The author of USA Today bestselling chick-lit novel For Better, For Worse, Carole Matthews has successfully crossed the barrier between British and American fiction with her cute books about single women and their search for love and happiness. In Matthewsí newest novel, A Minor Indiscretion, she leaves the singletons behind to take a look at married-with-children life.
Ali Kingston is a married mother of three who works in London as an assistant to an interior designer. One day, feeling a little bored with her life, she takes an early lunch break at a coffee shop and notices a young man drawing her portrait. After talking with the young artist named Christian and receiving the portrait for free, she goes home to her life, thinking she will forget the encounter. However, she canít seem to get her mind off Christian and finds herself looking for him later in the week. Christian persuades her to spend the day with him and Ali comes home to find that her son has injured himself at school and that her husband, Ed, wants to know where sheís been all day. When Ali admits that sheís spent the day with another man, Ed kicks her out of the house and Ali finds comfort in her young artistís arms.
As their marriage crumbles, Ali falls deeper in love with Christian as Ed tries his hand with a few single women who canít seem to get enough of him. Thrown into the mix (and often left out in the cold) are the coupleís children: 15-year-old Tanya, 12-year-old Thomas and 4-year-old Elliott. Can the estranged couple find a way to stay parents to their young children? Can Christian mature enough to accept and parent Aliís kids? Will Ed and Ali ever decide what they need to make them happy? These questions, while interesting, would be even more so if the characters were more likeable. Unfortunately, Ali comes off as selfish and self-indulgent, Ed as obsessed with his past career successes, and Christian as just a nightmare of a spoiled, careless brat. Add in Aliís flighty sister and Edís immature brother and youíve got a whole cast of characters whom the reader will have a tough time relating to or developing any feelings for.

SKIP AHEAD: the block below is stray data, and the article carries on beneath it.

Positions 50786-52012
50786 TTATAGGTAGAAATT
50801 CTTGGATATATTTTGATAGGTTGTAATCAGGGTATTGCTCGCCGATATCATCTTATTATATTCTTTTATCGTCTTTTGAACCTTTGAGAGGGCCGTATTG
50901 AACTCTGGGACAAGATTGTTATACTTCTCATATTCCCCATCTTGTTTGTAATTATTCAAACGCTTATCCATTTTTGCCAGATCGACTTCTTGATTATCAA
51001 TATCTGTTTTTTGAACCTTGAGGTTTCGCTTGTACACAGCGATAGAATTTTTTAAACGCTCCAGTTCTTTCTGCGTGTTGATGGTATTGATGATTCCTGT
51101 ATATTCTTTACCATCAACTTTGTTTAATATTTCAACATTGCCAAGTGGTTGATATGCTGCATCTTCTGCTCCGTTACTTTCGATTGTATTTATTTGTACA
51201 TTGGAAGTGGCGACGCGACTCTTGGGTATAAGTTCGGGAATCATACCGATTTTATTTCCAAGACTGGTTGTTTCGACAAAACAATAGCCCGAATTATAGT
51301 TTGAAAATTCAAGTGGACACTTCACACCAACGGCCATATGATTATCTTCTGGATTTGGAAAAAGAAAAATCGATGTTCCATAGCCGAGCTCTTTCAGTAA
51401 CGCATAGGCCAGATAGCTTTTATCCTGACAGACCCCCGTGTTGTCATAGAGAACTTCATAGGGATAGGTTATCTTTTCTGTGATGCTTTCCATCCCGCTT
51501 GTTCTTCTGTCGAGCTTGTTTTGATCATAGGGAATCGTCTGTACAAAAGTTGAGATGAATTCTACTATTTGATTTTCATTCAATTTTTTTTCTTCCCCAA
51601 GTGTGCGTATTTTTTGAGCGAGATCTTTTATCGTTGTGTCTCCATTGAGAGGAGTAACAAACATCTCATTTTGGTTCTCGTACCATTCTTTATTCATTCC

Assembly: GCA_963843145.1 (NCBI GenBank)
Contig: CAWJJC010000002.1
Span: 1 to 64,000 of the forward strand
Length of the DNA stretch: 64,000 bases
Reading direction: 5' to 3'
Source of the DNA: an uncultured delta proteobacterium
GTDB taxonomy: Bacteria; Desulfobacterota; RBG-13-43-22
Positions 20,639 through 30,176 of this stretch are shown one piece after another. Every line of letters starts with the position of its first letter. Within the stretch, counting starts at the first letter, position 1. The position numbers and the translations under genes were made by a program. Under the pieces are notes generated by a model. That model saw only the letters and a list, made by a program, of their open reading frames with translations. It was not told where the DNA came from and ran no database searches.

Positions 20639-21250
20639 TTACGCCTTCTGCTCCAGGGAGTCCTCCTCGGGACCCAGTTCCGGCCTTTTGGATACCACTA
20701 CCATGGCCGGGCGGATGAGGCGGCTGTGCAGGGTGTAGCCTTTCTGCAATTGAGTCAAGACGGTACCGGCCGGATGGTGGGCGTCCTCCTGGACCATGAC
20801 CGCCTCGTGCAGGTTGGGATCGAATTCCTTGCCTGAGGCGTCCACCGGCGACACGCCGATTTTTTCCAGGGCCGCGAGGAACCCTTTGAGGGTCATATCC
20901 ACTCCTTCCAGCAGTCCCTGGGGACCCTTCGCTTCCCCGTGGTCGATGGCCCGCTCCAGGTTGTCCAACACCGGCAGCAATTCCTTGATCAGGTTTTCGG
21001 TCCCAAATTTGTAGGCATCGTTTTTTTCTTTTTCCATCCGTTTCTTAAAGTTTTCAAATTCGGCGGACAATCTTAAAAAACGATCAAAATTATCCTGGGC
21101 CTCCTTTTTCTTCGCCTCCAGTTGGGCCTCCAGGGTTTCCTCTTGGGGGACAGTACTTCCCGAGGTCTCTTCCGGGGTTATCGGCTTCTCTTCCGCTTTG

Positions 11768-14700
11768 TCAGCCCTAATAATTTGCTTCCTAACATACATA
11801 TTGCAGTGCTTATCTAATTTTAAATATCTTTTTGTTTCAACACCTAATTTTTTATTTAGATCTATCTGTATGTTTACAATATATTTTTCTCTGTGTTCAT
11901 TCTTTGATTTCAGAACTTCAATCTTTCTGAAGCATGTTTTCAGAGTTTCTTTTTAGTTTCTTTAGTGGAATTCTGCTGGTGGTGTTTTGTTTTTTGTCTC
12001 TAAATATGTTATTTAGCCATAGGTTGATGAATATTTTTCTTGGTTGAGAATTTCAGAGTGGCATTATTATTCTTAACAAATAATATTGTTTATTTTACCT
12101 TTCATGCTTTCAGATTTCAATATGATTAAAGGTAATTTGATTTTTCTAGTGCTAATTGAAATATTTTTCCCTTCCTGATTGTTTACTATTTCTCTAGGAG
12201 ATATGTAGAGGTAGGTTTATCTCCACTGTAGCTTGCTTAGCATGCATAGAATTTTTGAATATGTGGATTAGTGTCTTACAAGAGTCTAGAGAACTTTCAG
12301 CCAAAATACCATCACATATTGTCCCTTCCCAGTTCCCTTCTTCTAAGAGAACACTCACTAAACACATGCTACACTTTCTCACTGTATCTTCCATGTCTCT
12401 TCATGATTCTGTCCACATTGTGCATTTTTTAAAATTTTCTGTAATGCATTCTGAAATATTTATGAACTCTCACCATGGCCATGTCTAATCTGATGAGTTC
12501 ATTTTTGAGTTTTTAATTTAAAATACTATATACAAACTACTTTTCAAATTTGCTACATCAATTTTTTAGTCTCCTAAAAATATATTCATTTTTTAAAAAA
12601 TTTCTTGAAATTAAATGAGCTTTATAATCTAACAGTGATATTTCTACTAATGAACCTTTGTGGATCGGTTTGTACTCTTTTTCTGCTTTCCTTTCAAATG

Along with the less-than-stellar cast of characters, the book is also plagued with some unbelievable dialogue (what four-year-old can speak in full, coherent sentences about some very adult subjects?), irritating plot twists and an ending that seems tacked on. However, Matthews still has the ability to charm and, if you donít look too deeply into the book, itís a breezy (if a bit annoying) read. If you havenít tried any of Matthewsí books, read For Better, For Worse first, then move onto A Minor Indiscretion if you need a second dose.